At the risk of revealing how the sausage is made ...

At the risk of revealing how the sausage is made ...

At the risk of revealing how the sausage is made, I have a confession to make: I am not actually a walking encyclopedia of nature knowledge.

When I write these posts, I often have to consult an expert to identify the plant or critter I've photographed, and then once I know what I have, I research it and learn all about it. At other times, I'll THINK I know all about the thing I've photographed only to do some research and discover that I didn't know as much as I thought I did.

Case in point: Hemerocallis fulva, better known as the orange daylily or tiger daylily (or the ditch lily, if you're feeling less charitable). I had always thought these beautiful flowers were native to the U.S.; as it turns out, they're an invasive species from Asia!

Back in the late 19th century, these daylilies were imported from Asia to serve as ornamentals in American gardens. It's easy to see why, since they're attractive, hardy perennials that offer colorful blooms in the summer.

The problem, of course, is that they're a bit TOO hardy, and they tend to invade meadows, stream banks, forest edges, and roadsides. They spread quickly and form dense patches that overtake native plants, and their thick roots make them difficult to control.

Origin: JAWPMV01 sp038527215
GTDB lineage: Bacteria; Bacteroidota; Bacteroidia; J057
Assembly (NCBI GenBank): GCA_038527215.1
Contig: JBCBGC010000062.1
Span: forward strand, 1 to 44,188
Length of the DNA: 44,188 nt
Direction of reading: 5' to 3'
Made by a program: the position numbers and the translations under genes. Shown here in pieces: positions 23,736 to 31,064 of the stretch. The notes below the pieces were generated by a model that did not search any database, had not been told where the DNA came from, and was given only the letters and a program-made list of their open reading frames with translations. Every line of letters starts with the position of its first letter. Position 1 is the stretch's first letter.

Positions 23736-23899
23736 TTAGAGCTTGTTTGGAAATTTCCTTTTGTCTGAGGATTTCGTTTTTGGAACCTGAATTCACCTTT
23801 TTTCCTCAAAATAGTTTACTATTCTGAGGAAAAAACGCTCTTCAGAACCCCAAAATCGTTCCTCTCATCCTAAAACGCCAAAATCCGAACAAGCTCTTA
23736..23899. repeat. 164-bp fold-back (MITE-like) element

In a further surprise, the orange daylily isn't even a true lily! The flowers look similar and like true lilies, each flower only lasts a single day, but beyond that, they're not closely related.

If you like the look of these flowers but want to plant something more environmentally friendly, I recommend the Turk's cap lily, Lilium superbum. It's a true lily; it's native to Virginia; it attracts hummingbirds; and for my money, it's the more attractive flower. Just be careful if you have cats; Lilium superbum is extremely toxic to felines (although the orange daylily is not). #BenInNature

This post brought to you by VMNH Corporate Supporter Bassett Furniture.

Social distancing can be difficult, but it presents a great opportunity to become reacquainted with nature. While he is working from home, Administrator of Science Ben Williams is venturing outdoors each day to record a snapshot of the unique sights that can be found in the natural world.

If you discover something in nature that you would like help identifying, be sure to message us right here on Facebook with a picture (please include location and date of picture) and we'll have our experts help you identify it!

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